Cablevision Systems Corp. "guided" analysts on its fourth-quarter 2001 and year-end 2002 results last Monday, saying it would miss 2001 digital-cable subscriber targets by more than 50 percent.
In a statement, Cablevision said it would end the year with 17,200 digital-cable subscribers — far below its previous target of 40,000 to 50,000 customers. The Bethpage, N.Y.-based MSO said it held off on accelerating its digital rollout in the fourth quarter "to further enhance the product's performance to ensure a positive customer experience."
Cablevision's ambitious digital product rollout — called iO: Interactive Optimum — has been plagued with technical glitches since it was first introduced in Long Island in September. Most of the problems have centered on pixelation and "box freeze" issues resulting from software glitches in its new Sony Corp. digital set-tops.
Cablevision has said it is rectifying the problems by remotely downloading new software into the units.
Most analysts expected the operator to finish the year with about 30,000 digital subscribers.
The shortfall seemed to affect Cablevision's stock, which fell $1.70, to $42.40, on Jan. 28. The stock was up 25 cents on Jan. 29, to $42.65, but fell again on Jan. 30, to close at $42.30.
DATA PICTURE's BETTER
While the digital numbers were below his expectations, Banc of America Securities LLC cable analyst Doug Shapiro said he isn't overly concerned.
"None of our growth [estimates] in 2002 are predicated on digital," Shapiro said, adding that most of the company's short-term growth is tied to high-speed-data customers.
Cablevision exceeded estimates for high-speed-data growth, and expects to end the year with 507,000 customers. Most analysts expected 490,000 cable-modem customers at year-end.
"The data numbers were quite good," Shapiro said, adding that Cablevision's data penetration is about 17 percent, compared to 10 percent or below for other large MSOs.
Digital is not expected to make an impact on results until 2003, Shapiro said.
"You really need for digital to be ramping by the end of the year in order to propel growth into '03, but it's not necessary this year," he said.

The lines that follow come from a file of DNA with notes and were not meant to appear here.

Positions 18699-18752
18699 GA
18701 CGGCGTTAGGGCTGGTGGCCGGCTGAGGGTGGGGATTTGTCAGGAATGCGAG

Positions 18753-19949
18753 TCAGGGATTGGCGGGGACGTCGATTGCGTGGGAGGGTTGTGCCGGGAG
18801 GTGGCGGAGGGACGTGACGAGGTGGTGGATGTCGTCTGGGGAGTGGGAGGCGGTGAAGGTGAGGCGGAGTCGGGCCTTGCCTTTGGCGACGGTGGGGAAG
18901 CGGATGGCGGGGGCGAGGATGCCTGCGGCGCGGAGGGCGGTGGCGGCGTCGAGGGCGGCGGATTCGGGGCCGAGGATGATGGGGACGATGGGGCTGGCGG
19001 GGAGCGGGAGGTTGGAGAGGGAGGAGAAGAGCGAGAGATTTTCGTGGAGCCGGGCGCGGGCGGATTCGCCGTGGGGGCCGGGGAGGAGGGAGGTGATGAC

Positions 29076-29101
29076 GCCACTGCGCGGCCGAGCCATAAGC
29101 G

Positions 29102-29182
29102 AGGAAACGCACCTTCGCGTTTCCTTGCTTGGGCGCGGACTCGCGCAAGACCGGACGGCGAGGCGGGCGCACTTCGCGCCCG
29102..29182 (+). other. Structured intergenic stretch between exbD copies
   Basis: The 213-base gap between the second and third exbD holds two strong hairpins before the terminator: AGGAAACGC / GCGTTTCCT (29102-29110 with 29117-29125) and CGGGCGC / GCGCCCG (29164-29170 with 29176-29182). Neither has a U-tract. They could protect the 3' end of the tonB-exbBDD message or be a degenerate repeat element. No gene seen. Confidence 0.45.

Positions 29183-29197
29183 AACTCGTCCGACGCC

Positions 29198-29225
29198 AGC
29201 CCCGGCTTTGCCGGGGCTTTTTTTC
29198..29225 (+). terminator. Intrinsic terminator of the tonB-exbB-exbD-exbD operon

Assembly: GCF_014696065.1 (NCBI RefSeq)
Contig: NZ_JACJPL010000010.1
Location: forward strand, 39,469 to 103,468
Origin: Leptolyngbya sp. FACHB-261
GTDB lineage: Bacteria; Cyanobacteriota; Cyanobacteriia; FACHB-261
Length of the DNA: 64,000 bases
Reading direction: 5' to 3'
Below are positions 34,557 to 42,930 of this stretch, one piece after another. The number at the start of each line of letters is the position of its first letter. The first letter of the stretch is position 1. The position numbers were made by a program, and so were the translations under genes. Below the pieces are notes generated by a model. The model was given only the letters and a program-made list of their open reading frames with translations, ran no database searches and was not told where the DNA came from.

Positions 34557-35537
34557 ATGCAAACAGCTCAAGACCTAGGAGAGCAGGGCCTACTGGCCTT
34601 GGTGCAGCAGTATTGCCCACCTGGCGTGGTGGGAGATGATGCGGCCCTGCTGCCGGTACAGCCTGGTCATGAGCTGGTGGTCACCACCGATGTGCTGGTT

Cablevision said it would make the digital service available to about 2 million homes and count between 125,000 and 150,000 digital subscribers by year-end. However, Shapiro said that if the set-top glitches are corrected — which he expects to occur — the number could be much higher.
"The precedent is that once an operator becomes comfortable with the technology, they can go extremely quickly," Shapiro said. "My guess is that Cablevision is trying to set the bar low, but there's a possibility that if things are ramping up it could be a materially higher number."
The company added that capital expenditures for 2002 would be reduced to about $1.3 billion from the previously forecast $1.5 billion to $1.7 billion. The company said it would invest about $140 million on its direct-broadcast satellite venture, a 50-50 partnership with Loral Space & Communications Ltd. A personal-communications services venture — Northcoast Communications — would receive about $75 million this year.
Cablevision reiterated its 2001 guidance of 10 percent to 12 percent cash-flow growth in cable for the fourth quarter. For 2002, Cablevision predicted revenue growth of 10 percent to 12 percent for the year, with cash flow rising 15 percent, in line with analyst estimates.
Cablevision said it expects basic-cable subscriber growth to fall between 0.5 percent and 1 percent.
High-speed-data service should be available to 3.6 million homes; the company expects to have between 700,000 and 725,000 cable-modem customers.
"Our core businesses continue to perform well and we have taken additional steps to ensure that we are well-positioned for this year and beyond," said Cablevision president and CEO James Dolan in a prepared statement. "After a thorough, strategic review of our business, we are entering this year with an ambitious plan and a highly capable team that can help propel us to strong operating results."
Cablevision is slated to release full fourth-quarter and year-end 2001 results on Feb. 14.
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